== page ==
12 APRIL 1940, Page 20


Sm,—The distinction drawn by Canon F. R. Barry in Your last issue between "a naturally Christian creed" and "Christian affirmations" may find a parallel, particularly for your medical readers, in the Presidential Address to the British Medical Association (1888) of the late Sir Wm. T. Gairdner, Professor of Medicine in the University of Glasgow.

In the concluding section of the address Gairdner enters a protest against the phrase Ubi fres medici duo athei as a true description of the attitude of the medical profession, and urges the study of the Bible "in the spirit of modern scientific freedom and historical research, and not under the influence of mere tradition and ecclesiastical authority." He continues, "The physician of the future will do well if he remembers always the pernicious despotism which has been exercised over his own art (though in a minor degree) by the fetters of dead orthodoxies, and will be very slow, therefore, to acknow- ledge their claims upon him to any more than a historical regard, even in the realm of theology . . . he will, sooner or later, decline to walk in the leading-strings of ecclesiastical tradition." And, again, "I can easily recognise, even in the most advanced agnostic (in his own estimation), one who in the confusions of the present time is really pervaded by what I make bold to call a Divine Spirit; one who in the search after truth and fact (as they are in Nature) is so re- gardful of these, and these alone, that he refuses to commit himself to positions in abstract thought that may seem to himself, or to others, to carry implications opposed to the perfect impartiality of his research." And while recognising that he is on "dangerous ground" Gairdner, to point the views 11:e. has expressed, continues:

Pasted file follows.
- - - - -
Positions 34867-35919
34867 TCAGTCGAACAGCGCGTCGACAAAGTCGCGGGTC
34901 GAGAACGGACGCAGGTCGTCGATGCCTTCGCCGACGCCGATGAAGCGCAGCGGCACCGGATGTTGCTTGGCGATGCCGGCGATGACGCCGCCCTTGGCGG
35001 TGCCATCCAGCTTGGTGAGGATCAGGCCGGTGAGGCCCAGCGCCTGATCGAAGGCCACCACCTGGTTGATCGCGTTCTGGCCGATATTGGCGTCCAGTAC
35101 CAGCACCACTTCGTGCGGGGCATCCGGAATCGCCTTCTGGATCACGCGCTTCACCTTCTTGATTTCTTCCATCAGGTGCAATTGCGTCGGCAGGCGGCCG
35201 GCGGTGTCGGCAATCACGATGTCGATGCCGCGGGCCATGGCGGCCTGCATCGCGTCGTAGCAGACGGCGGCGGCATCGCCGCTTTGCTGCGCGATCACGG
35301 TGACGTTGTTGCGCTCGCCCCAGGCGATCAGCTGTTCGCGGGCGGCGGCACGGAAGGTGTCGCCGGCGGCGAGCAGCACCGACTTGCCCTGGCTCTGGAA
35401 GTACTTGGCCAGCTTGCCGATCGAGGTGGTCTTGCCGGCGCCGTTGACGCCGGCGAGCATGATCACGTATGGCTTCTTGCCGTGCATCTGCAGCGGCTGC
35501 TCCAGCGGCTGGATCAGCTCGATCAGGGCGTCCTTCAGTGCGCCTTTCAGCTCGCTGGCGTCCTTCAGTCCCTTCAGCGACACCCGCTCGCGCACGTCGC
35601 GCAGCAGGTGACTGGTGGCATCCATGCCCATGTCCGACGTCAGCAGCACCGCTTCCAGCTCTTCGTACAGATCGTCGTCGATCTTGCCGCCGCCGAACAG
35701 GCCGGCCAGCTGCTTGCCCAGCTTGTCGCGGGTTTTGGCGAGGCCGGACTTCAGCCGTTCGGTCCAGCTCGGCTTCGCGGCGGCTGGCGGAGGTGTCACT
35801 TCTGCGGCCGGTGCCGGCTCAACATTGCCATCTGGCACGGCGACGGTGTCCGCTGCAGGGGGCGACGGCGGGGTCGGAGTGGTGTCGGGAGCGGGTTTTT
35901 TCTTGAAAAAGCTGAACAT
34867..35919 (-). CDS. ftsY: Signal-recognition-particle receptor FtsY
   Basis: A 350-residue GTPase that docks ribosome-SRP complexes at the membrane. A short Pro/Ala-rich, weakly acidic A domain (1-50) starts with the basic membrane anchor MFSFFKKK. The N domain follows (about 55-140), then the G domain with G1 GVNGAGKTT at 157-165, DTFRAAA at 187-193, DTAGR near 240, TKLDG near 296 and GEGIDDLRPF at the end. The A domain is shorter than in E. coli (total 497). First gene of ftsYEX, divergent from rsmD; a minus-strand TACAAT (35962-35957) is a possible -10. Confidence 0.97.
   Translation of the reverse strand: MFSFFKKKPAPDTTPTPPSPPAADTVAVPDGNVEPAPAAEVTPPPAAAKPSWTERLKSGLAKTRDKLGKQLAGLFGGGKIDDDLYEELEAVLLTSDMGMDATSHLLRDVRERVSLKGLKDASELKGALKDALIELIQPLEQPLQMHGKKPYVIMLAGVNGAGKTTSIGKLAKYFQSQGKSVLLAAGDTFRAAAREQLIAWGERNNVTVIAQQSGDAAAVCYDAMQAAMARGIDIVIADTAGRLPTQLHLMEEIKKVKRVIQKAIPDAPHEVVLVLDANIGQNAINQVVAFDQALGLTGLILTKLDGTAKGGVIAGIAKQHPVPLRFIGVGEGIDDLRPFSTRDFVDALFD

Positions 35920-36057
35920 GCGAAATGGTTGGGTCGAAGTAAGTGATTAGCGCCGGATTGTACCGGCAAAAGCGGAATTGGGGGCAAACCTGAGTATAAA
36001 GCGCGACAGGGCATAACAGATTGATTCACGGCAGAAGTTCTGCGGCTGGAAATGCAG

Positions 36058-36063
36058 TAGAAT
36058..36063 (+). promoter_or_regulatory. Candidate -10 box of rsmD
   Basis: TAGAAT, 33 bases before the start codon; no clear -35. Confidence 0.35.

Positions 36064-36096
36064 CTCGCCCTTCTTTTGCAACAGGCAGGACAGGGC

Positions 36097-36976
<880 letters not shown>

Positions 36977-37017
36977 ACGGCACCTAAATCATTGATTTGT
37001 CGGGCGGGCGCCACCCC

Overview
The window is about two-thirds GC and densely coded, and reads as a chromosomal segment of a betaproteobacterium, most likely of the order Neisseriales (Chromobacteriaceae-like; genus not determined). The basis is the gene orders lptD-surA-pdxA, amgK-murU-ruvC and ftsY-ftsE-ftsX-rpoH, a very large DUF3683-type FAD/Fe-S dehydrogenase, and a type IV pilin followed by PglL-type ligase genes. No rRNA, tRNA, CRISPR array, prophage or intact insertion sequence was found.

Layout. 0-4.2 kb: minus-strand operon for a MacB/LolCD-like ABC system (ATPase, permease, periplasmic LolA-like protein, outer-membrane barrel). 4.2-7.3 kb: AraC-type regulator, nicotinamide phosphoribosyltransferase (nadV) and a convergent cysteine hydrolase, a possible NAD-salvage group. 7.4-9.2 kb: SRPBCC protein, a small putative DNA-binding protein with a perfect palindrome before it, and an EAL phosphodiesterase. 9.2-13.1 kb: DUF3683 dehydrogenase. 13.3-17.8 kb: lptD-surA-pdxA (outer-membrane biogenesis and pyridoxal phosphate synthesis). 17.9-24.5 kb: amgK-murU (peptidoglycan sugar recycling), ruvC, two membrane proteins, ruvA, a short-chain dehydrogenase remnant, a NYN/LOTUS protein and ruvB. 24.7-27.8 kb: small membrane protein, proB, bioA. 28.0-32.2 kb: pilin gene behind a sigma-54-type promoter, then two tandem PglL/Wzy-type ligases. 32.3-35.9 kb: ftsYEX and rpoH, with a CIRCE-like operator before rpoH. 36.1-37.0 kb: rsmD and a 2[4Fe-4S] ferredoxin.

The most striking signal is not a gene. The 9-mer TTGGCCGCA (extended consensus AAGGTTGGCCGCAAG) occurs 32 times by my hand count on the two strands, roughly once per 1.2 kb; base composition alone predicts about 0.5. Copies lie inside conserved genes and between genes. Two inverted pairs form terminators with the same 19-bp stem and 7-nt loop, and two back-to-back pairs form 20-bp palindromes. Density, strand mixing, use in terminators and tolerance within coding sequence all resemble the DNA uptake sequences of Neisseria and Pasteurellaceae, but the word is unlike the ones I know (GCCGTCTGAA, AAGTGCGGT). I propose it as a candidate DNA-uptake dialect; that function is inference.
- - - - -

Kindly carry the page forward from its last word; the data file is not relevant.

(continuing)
"In Charles Darwin (however we may explain it) we have, if his character is carefully and charitably studied, a man of the very stuff and moral fibre of which the most eminent saints are made . . . say for yourselves in what hierarchy of canonised saints you will find many that are his superiors, or even his equals, in all these eminently Christian virtues and graces taken together."

The address was followed, as was perhaps to be expected, by certain pulpit censures in which what your correspondent, Mr. Athelstan Rendall, calls "ancient weapons" played a